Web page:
As we perform diligence/Quality of Earnings, most of our clients are focused on earnings. Based on our years of experience we have noted our clients are not typically concerned about the balance sheet (outside of working capital calculations). This blog post will discuss the importance of understanding the balance sheet when assessing earnings.
The income statement is really a function of the balance sheet. Most stakeholders are rightfully concerned about profitability. However, if you have ever been involved in a financial statement, you may notice that a significant amount of the testing is over the balance sheet. The reason for this is the income statement is derived from the balance sheet. If you do not have an accurate balance sheet you cannot have an accurate income statement.
As a result, while we spend most of our time in diligence honing in a normalized EBITDA number a solid portion of our time is spent analyzing the balance sheet to get a level of comfort around its accuracy.
In a series of three blog posts, our goal is to increase the understanding of how misstatements (or even an accurate balance sheet) can affect EBITDA. In the first post we will focus on inventory.
When inventory is first purchased it is a balance sheet transaction. Amounts go to inventory (or at least they should!) with an offset to cash or accounts payable. Simply stated, when a sale is made, most of us understand relieving inventory results in recording cost of goods sold resulting in your gross margin.
If inventory is not reported correctly on your balance sheet you cannot have accurate earnings. While accounting standards require inventory to be stated at the lower of cost or market – here in the lower middle market that is not always the case.
For example, years ago I was working on a transaction where the Target’s product included metal. While margins looked relatively consistent, the Company was reporting regularly increasing inventory levels. We performed an assessment of inventory pricing noting that the Controller was indiscriminately adjusting inventory prices on a monthly basis to improve earnings. This had the effect of overstating inventory and understating cost of goods sold inflating earnings. Our downward Quality of Earnings adjustment to report inventory at cost effectively killed the deal as it resulted in substantially lower EBITDA than the partners were trading on.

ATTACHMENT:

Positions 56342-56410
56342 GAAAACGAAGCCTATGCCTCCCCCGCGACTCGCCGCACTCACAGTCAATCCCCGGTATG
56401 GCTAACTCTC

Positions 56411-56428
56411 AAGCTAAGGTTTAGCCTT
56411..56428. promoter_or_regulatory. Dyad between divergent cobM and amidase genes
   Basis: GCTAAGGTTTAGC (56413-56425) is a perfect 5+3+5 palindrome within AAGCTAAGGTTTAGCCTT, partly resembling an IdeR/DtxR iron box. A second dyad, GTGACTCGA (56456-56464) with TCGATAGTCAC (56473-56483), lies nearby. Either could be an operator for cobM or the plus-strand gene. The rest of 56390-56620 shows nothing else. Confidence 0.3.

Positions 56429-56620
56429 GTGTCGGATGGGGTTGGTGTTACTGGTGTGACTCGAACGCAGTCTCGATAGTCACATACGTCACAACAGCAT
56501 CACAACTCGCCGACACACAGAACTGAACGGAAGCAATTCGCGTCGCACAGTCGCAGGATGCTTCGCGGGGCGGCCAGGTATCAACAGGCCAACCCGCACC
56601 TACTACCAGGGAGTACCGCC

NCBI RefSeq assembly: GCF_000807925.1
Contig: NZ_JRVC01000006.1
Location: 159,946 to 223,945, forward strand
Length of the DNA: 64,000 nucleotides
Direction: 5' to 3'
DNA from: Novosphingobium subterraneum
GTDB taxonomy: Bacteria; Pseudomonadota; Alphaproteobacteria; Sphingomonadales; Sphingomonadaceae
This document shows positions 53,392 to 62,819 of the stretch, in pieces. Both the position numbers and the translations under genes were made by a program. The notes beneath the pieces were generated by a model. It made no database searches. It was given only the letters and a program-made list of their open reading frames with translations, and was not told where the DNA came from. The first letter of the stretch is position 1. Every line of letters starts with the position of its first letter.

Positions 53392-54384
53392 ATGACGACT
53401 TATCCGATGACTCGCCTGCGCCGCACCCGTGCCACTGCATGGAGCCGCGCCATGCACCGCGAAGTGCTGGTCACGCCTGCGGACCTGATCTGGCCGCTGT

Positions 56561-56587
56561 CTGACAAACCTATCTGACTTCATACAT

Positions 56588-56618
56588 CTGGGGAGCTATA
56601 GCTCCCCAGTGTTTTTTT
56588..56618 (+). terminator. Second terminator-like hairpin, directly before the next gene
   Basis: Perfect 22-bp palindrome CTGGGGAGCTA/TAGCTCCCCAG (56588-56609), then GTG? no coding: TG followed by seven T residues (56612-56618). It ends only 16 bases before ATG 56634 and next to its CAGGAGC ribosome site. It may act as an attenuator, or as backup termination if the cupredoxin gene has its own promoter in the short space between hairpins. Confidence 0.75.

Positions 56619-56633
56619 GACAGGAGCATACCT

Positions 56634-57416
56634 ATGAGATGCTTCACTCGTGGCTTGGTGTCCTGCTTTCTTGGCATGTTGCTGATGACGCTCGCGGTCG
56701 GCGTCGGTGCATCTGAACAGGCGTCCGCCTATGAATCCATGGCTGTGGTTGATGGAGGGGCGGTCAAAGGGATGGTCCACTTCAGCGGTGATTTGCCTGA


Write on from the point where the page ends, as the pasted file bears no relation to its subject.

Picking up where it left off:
In another instance our private equity client engaged us to assess one of their portfolio companies’ financials as the company was showing a profit but had no cash. We quickly determined the CFO was dealing with a system issue and overstating inventory and margins. The subsequent adjustment resulted in a significant loss and liquidity issue.
These are just a couple of examples that can be identified through a balance sheet analysis. Our next post will cover fixed assets and the balance sheet.
ABOUT THE AUTHOR – CHRIS FAMEREE, MANAGING PARTNER
Chris Fameree is the founding partner of Assure with nearly 15 years of combined public accounting and industry experience. He has led and participated in numerous engagements including SOC 1 & SOC 2 engagements, due diligence engagements, financial statement audits and other advisory projects.
Prior to founding Assure, Chris was a Senior Manager in the Transaction Advisory Services Group and Audit Group of a large regional CPA firm. During this time, Chris participated in numerous business combinations and due diligence assignments. These transactions ranged from $10 million to over $100 million in value. Chris also worked at a national CPA firm, where he served lead roles on engagements from international Fortune 500 companies to closely held private manufacturers.
Chris received his Bachelor of Business Administration in Accounting from the University of Wisconsin. He is licensed as a Certified Public Accountant in North Carolina and Wisconsin.